Many in Akron view having to file for bankruptcy as the ultimate fiscal failure on their part. Yet often they allow that fear to drive them into making poor decisions in the name debt relief. It's not uncommon to hear ads from companies touting credit counseling or debt relief services that promise to help clients get out of debt and avoid bankruptcy, all while saving them money. Unfortunately, many of those who've enrolled in such services find out too late that they've paid a lot of money to these debt relief agencies without them ever having negotiated lower payments with creditors as they originally promised. Thus, they end up having not only lost money, but also in a worse position with their creditors than they were initially.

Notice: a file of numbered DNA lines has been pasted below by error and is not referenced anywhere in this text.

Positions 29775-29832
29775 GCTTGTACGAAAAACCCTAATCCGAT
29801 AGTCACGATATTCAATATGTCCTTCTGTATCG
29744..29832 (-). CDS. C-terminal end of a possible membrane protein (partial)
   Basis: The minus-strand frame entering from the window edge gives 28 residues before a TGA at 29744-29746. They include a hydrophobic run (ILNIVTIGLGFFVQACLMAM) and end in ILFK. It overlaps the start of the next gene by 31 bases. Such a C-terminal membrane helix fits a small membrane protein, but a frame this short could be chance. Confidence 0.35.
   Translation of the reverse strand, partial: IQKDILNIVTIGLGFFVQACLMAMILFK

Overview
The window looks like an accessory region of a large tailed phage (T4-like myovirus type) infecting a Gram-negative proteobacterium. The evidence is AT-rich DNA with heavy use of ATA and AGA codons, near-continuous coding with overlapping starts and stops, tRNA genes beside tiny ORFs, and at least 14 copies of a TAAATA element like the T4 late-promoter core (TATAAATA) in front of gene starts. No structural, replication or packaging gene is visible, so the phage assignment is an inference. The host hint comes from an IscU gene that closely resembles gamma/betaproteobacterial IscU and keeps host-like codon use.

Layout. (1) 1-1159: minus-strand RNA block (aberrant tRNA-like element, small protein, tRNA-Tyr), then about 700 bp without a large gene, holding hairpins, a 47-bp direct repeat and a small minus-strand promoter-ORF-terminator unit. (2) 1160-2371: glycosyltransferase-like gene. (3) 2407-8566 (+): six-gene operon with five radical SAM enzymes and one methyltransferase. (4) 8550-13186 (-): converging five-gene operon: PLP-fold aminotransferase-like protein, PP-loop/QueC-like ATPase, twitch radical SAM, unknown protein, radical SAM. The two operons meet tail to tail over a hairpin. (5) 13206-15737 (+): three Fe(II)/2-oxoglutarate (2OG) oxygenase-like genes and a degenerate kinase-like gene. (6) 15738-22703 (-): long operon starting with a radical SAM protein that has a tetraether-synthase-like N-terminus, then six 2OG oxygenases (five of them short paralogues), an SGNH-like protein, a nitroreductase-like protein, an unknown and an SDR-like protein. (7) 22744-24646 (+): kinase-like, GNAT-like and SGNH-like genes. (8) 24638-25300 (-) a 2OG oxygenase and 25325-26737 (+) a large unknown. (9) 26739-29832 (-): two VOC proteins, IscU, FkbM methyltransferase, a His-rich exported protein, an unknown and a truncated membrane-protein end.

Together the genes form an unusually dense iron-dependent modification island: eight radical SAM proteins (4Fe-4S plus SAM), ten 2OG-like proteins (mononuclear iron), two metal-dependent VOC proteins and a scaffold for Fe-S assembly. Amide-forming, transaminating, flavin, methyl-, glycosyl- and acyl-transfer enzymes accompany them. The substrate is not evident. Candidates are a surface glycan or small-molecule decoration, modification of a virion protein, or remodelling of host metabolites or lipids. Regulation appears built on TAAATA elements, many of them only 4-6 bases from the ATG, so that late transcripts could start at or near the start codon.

While federal regulations have been enacted to try and eliminate such scams, those contacted by companies offering such services are advised to be skeptical of claims that they can resolve their debts for discounted rates or that new government rulings or programs allow for debt bailouts. Any company that tries to push a debt relief product without first asking to review one's financial situation or encourages him or her to stop speaking with his or her creditors should also not be trusted.
Ultimately, there are a number of debt relief options available to those looking for it that are perfectly legitimate. Although not viewed as preferable by some, personal bankruptcy is among those options. For many, bankruptcy may actually be their best option. In order to know for sure, one may want to consult with a bankruptcy lawyer.
Source: La Crosse Tribune "Column: Beware of debt relief scams" Julie Lassa, Jan. 10, 2014